- Lapidot A, Romling U, Yaron S: Biofilm formation and the survival of Salmonella Typhimurium on parsley. Int J Food Microbiol. 2006, 109: 229-233. 10.1016/j.ijfoodmicro.2006.01.012.View ArticlePubMedGoogle Scholar
- Romling U, Rohde M: Flagella modulate the multicellular behavior of Salmonella Typhimurium on the community level. FEMS Microbiol Lett. 1999, 180: 91-102.View ArticlePubMedGoogle Scholar
- Nesse LL, Refsum T, Heir E, Nordby K, Vardund T, Holstad G: Molecular epidemiology of Salmonella spp. isolates from gulls, fish-meal factories, feed factories, animals and humans in Norway based on pulsed-field gel electrophoresis. Epidemiol Infect. 2005, 133: 53-58. 10.1017/S0950268804003279.PubMed CentralView ArticlePubMedGoogle Scholar
- Refsum T, Handeland K, Baggesen DL, Holstad G, Kapperud G: Salmonellae in avian wildlife in Norway from 1969 to 2000. Appl Environ Microbiol. 2002, 68: 5595-5599. 10.1128/AEM.68.11.5595-5599.2002.PubMed CentralView ArticlePubMedGoogle Scholar
- Romling U, Sierralta WD, Eriksson K, Normark S: Multicellular and aggregative behaviour of Salmonella Typhimurium strains is controlled by mutations in the agfD promoter. Mol Microbiol. 1998, 28: 249-264. 10.1046/j.1365-2958.1998.00791.x.View ArticlePubMedGoogle Scholar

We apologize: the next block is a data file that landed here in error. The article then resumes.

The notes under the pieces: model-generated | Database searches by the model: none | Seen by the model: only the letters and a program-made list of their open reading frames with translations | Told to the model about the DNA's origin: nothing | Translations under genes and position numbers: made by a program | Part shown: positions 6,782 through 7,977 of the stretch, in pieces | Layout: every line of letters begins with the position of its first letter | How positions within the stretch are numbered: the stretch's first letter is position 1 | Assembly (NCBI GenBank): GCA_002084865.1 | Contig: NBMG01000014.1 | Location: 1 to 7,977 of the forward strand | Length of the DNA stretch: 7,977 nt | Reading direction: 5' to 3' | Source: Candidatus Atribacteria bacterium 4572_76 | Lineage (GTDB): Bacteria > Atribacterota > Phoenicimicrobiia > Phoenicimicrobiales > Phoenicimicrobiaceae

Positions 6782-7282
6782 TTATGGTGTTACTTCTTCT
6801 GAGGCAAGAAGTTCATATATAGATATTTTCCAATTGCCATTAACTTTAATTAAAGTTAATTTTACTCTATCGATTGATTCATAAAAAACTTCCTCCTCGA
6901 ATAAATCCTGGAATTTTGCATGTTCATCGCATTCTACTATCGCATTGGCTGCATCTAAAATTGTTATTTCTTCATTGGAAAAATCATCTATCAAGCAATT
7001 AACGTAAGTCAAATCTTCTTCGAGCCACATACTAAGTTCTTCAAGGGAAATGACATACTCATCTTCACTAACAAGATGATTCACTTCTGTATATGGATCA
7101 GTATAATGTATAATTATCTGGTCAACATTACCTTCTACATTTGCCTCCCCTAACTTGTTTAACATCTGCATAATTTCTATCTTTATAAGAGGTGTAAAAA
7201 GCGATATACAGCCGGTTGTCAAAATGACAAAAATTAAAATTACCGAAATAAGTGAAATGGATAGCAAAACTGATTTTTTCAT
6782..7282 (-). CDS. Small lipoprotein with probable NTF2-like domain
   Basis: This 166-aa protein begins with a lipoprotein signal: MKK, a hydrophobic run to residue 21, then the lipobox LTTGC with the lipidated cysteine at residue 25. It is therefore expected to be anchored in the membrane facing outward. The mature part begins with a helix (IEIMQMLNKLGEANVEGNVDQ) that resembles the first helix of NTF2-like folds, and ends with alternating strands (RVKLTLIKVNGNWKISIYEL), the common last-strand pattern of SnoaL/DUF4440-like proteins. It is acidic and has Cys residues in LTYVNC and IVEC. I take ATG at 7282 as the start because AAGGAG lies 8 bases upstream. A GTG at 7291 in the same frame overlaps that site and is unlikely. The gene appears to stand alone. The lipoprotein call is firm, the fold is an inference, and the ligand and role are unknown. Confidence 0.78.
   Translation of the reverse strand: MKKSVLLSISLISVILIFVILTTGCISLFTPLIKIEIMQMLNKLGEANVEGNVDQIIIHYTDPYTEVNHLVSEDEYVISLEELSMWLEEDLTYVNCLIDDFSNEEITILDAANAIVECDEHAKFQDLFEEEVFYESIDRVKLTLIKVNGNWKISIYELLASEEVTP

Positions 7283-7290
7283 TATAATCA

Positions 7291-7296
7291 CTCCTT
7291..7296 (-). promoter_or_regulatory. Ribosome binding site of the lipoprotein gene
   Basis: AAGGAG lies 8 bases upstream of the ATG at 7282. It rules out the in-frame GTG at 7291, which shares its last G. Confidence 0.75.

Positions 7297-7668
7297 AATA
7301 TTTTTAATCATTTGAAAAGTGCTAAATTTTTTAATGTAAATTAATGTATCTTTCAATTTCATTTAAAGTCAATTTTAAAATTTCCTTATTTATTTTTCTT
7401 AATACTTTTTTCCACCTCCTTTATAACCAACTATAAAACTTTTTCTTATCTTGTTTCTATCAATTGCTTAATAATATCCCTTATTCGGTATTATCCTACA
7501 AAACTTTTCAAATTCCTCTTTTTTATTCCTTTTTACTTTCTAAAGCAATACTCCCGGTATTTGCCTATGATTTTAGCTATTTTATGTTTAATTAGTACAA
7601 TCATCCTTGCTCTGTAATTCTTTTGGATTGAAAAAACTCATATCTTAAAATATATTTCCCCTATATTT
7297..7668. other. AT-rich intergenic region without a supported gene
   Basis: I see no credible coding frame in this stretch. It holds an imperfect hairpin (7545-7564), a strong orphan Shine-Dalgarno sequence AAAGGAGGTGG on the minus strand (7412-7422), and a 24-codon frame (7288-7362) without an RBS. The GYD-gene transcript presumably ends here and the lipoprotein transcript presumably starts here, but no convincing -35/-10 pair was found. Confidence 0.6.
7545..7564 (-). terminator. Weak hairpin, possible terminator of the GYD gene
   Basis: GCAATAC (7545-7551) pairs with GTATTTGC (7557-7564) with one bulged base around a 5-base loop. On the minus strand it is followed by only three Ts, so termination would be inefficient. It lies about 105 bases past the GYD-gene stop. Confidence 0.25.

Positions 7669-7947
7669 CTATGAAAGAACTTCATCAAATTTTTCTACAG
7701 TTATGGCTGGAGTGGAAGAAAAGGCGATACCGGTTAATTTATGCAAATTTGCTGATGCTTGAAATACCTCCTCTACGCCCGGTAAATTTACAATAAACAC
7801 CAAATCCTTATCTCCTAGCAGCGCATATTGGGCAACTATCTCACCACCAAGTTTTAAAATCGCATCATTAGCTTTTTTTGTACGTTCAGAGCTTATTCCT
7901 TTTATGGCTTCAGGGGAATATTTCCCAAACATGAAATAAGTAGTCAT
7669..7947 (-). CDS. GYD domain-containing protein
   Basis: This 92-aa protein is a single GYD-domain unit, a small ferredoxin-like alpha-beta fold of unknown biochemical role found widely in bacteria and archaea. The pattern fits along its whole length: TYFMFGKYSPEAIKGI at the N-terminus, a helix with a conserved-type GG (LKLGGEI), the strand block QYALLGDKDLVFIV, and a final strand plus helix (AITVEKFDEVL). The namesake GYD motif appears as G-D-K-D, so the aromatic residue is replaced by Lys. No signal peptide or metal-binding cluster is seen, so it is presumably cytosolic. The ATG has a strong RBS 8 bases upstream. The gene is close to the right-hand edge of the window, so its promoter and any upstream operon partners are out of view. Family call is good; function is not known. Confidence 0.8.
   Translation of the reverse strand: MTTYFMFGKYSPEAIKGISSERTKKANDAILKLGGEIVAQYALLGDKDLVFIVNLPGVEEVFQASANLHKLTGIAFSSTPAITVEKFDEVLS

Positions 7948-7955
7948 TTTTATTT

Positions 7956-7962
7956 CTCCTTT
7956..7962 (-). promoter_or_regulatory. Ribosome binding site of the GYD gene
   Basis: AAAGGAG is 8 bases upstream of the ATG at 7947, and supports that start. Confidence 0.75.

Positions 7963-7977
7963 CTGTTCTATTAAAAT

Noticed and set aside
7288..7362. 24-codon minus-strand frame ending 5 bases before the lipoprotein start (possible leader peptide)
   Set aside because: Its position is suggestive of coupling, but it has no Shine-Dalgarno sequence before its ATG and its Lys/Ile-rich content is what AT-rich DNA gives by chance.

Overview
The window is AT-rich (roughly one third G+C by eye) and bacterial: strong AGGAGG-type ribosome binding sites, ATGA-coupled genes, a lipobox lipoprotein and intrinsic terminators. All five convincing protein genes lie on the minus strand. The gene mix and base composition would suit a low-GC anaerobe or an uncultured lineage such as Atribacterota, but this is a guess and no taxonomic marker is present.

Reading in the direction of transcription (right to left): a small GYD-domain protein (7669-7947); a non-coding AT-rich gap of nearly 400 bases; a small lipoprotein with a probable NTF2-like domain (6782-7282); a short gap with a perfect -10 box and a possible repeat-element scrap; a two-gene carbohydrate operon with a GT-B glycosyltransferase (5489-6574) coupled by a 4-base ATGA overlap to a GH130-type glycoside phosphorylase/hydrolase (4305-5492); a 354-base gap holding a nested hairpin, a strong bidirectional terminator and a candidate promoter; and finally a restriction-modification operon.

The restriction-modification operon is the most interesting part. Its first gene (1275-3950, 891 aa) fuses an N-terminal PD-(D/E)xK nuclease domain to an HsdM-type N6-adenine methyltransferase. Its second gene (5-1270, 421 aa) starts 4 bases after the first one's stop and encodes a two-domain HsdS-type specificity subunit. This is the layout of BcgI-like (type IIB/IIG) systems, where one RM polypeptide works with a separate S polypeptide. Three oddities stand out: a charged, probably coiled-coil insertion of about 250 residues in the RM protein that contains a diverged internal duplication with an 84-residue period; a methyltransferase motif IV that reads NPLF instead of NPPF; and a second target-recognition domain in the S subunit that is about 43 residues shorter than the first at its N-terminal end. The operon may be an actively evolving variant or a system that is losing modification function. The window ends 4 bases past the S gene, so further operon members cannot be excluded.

- Solano C, Garcia B, Valle J, Berasain C, Ghigo JM, Gamazo C, et al: Genetic analysis of Salmonella Enteritidis biofilm formation: critical role of cellulose. Mol Microbiol. 2002, 43: 793-808. 10.1046/j.1365-2958.2002.02802.x.View ArticlePubMedGoogle Scholar
- Borucki MK, Peppin JD, White D, Loge F, Call DR: Variation in biofilm formation among strains of Listeria monocytogenes. Appl Environ Microbiol. 2003, 69: 7336-7342. 10.1128/AEM.69.12.7336-7342.2003.PubMed CentralView ArticlePubMedGoogle Scholar
- Lunden JM, Miettinen MK, Autio TJ, Korkeala HJ: Persistent Listeria monocytogenes strains show enhanced adherence to food contact surface after short contact times. J Food Prot. 2000, 63: 1204-1207.PubMedGoogle Scholar
This article is published under license to BioMed Central Ltd. This is an Open Access article distributed under the terms of the Creative Commons Attribution License (http://creativecommons.org/licenses/by/2.0), which permits unrestricted use, distribution, and reproduction in any medium, provided the original work is properly cited.